The dawn of the digital age has thrust intellectual property law into the forefront of legal practice. As borders dissolve into the capacity of technology, courts scramble to determine how to preserve basic tenets of copyright and trademark interest when faced with developments in digital media and the internet of things. Intellectual property law offers legal counsel a domain of expertise to use in protecting companies’ most valuable assets. As with any complex legal matter, getting started in intellectual property law demands a working knowledge of specific local regulations. For those practicing in New York, here are some basics and resources to get you started.

Notions of IP Law

Intellectual property law is composed of four main components: copyright, patent, trademark, and trade secret. Although these four concepts are often discussed in a single breath, they are all quite distinct. Copyrighting is the protection of artistic work (anything from music to writing to sculpture) and is protectable regardless of registration. A patent ensures that an invention is exclusive to the inventor, and is very regionally specific. Trademark ensures the safe use of a logo or slogan without infringement from competing companies; it is form of consumer protection, as it ensures that buyers can recognize and select their favorite products. Lastly, a trade secret is a type of information a company keeps secret (think Coca-Cola's recipe).

Starting Out In Intellectual Property Law

It's important, before starting out in intellectual property law, to acquaint yourself with not only the basics of the four paradigms discussed above, but also with local regulations pertaining to intellectual property. To truly help clients, you'll need to understand the nuances of local IP law and the resources available should a case need to be brought to court. To ensure that you and your clients receive the best legal representation, support from experienced professional chosen sources must be found.

Local IP Resources In New York

In any local legal practice, it's paramount to have access to local resources when dealing with intellectual property. New York federal courts have been addressed some of the most important cases of the dawning digital age, and the resources available for legal professionals in the state should not be overlooked.

The Southern District of New York has a Concurrent Intellectual Property Panel that is supervised by the Chief Judge. The Concurrent IP panel is designed to ensure that IP cases are assigned to the same judge throughout a case’s term. This ensures that judges always maintain fidelity with a case's intricacies and efficiently know how to best employ various legal strategies.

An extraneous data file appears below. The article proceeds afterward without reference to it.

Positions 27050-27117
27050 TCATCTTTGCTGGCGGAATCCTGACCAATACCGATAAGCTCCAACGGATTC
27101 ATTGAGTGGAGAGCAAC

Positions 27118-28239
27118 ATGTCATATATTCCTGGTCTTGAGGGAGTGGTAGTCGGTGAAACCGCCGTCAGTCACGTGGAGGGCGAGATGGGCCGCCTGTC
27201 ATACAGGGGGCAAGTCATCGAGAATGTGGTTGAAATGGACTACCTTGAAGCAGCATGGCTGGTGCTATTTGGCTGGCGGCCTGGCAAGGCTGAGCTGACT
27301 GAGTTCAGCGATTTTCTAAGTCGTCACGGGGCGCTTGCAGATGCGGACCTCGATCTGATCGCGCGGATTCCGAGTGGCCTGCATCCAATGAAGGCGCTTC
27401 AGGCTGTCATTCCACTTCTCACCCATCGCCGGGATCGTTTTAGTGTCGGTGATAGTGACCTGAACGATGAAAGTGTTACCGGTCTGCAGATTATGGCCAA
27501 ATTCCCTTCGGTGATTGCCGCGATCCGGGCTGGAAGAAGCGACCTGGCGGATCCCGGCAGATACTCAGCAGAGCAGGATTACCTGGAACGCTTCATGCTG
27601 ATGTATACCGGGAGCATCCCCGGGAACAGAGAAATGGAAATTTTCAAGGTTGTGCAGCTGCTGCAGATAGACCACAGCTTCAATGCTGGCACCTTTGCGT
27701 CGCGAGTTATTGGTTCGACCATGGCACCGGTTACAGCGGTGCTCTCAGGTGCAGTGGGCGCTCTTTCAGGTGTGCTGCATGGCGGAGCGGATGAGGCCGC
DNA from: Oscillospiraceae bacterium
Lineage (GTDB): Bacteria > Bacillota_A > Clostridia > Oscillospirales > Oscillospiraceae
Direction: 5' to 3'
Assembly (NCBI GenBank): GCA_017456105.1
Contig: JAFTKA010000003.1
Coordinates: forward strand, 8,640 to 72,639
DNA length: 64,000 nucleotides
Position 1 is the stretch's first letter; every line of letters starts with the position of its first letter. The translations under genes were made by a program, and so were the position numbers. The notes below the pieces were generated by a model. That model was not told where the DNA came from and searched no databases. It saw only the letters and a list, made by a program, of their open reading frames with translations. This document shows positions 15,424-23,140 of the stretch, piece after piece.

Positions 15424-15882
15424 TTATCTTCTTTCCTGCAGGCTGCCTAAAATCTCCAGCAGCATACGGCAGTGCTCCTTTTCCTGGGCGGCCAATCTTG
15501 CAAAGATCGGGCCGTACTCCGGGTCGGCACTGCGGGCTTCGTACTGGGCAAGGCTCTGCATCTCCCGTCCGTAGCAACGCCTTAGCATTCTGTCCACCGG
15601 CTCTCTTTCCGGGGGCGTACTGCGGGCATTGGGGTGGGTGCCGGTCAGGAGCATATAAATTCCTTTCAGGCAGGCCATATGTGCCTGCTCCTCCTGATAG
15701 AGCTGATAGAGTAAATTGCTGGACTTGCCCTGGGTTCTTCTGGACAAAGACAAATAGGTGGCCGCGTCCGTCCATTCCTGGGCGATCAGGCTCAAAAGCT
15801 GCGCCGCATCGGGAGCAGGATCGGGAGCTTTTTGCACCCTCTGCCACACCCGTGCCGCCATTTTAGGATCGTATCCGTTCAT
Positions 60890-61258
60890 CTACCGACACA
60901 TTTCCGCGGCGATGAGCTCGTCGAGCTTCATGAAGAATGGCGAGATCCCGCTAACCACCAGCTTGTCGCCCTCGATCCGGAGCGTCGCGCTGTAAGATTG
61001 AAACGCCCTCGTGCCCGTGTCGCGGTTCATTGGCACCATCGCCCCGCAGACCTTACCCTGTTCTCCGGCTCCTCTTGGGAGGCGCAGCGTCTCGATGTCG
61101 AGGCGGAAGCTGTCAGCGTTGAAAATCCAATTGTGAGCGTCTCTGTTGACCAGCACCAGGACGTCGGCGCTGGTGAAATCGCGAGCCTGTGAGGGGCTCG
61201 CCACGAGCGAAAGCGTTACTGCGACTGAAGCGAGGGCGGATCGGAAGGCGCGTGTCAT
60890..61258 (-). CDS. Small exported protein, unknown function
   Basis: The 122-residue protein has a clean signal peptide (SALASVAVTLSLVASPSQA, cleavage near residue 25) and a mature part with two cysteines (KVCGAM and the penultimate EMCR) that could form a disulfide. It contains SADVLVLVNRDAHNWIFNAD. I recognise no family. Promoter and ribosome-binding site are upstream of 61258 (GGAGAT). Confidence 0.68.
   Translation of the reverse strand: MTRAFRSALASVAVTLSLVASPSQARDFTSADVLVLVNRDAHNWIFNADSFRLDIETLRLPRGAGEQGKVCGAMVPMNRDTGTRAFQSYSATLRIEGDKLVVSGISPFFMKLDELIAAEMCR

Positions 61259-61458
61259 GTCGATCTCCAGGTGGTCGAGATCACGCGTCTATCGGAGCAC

Finding Qualified Legal Counsels In New York

Finding an advocate who understands the local regulations, nuances of intellectual property, and is reputable is key. Seek the advice of local legal counselors well-versed in the specialties of intellectual property. It’s also advisable to find online resources to aid in understanding the laws of your area. UpCounsel is an online marketplace for legal services that matches businesses with attorneys and other legal professionals. Though attorneys are free to join UpCounsel, only the professionals with the highest qualifications and a solid client satisfaction rating get accepted into the network.

UpCounsel provides an array of services, from one-time consultations to full-service legal departments. Backed by experienced lawyers, the cost-effective services are highly optimizing for individual businesses. On the profiles of the licensed attorneys, clients are also able to access ratings and reviews of the legal services rendered, reassuring reliable counsel.

In summary

Entering into the realm of intellectual property in New York requires an understanding of crucial ins-and-outs of local regulations. As with any complicated legal endeavor, successfully litigating IP law is predicated upon the quality of legal counsel. Sources like UpCounsel are great resources to ensure that you have the proper representation to protect your clients’ valuable assets.


Intellectual Property Law,

Local Regulations,

New York